White pixels show the high end of the count—as many as 100 fires in a 1,000-square-kilometer area per day. Yellow pixels show as many as 10 fires, orange shows as many as fire fighting design course pdf fires, and red areas as few as 1 fire per day. Fire is the rapid oxidation of a material in the exothermic chemical process of combustion, releasing heat, light, and various reaction products. Slower oxidative processes like rusting or digestion are not included by this definition.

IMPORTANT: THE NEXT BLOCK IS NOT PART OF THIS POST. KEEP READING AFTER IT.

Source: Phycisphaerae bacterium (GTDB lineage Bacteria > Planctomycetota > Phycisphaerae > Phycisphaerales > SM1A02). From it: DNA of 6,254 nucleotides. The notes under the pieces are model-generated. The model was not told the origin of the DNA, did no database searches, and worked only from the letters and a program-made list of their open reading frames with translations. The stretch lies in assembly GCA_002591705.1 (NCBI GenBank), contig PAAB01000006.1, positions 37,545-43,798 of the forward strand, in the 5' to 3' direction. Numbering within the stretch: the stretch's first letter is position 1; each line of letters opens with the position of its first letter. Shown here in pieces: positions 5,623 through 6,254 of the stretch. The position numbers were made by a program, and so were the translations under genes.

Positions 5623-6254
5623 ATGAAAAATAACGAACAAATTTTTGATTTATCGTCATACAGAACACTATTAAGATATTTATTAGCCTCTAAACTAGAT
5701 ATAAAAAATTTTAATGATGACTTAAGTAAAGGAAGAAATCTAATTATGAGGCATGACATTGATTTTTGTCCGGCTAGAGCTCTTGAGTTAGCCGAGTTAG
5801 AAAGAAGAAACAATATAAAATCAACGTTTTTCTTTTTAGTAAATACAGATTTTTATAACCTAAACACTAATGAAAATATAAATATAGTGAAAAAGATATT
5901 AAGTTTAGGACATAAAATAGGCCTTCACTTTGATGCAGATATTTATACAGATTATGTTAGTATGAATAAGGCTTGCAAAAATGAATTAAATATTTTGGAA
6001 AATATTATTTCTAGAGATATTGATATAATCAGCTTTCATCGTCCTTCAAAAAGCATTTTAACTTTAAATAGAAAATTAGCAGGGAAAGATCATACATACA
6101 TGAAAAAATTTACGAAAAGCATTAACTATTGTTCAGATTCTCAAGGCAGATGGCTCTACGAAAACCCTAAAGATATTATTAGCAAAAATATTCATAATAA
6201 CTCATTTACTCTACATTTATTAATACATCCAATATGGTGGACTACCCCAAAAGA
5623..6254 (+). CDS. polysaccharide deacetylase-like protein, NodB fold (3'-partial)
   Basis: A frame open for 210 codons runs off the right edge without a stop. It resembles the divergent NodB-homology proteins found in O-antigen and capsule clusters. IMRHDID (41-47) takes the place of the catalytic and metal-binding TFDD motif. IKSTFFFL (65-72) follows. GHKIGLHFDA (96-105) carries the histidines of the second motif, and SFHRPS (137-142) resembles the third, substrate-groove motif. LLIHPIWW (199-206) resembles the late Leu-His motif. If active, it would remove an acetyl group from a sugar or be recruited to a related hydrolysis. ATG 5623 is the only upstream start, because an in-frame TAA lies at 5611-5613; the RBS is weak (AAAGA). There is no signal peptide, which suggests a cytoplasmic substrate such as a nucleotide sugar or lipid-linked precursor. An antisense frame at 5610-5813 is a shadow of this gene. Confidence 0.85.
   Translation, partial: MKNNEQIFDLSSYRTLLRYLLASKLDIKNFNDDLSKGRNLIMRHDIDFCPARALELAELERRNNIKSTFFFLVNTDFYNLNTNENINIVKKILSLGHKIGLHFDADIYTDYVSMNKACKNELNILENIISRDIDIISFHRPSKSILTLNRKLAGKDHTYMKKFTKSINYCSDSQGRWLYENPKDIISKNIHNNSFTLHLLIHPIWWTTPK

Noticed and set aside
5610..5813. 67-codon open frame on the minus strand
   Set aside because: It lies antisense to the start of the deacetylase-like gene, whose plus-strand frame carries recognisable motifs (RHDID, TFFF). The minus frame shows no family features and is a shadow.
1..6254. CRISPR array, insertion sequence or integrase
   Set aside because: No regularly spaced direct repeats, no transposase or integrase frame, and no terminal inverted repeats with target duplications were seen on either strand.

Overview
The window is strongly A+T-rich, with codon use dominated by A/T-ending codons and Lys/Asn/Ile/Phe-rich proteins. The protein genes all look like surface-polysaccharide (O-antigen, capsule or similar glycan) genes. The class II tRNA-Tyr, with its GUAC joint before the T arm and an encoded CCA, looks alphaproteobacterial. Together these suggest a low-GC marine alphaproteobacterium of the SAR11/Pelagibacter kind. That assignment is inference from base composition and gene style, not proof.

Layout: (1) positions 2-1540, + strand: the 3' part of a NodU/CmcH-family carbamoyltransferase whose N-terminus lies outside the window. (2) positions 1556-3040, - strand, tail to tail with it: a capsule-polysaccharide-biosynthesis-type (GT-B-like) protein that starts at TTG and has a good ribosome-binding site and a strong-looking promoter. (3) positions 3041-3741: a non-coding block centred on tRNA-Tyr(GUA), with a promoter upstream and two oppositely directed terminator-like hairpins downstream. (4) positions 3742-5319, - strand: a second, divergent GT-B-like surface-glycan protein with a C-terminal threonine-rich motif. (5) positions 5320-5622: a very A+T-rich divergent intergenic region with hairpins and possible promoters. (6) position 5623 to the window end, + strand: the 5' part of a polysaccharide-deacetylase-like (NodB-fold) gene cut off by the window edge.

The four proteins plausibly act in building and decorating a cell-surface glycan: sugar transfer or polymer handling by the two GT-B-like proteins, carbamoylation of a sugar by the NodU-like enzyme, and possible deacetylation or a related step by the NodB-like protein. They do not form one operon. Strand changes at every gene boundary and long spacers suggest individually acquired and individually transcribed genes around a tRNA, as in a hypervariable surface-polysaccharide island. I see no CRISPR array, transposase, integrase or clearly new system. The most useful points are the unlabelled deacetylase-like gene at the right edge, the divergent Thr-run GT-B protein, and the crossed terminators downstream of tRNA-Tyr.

At a certain point in the combustion reaction, called the ignition point, flames are produced. The flame is the visible portion of the fire.
Flames consist primarily of carbon dioxide, water vapor, oxygen and nitrogen. If hot enough, the gases may become ionized to produce plasma. Depending on the substances alight, and any impurities outside, the color of the flame and the fire’s intensity will be different. Fire in its most common form can result in conflagration, which has the potential to cause physical damage through burning.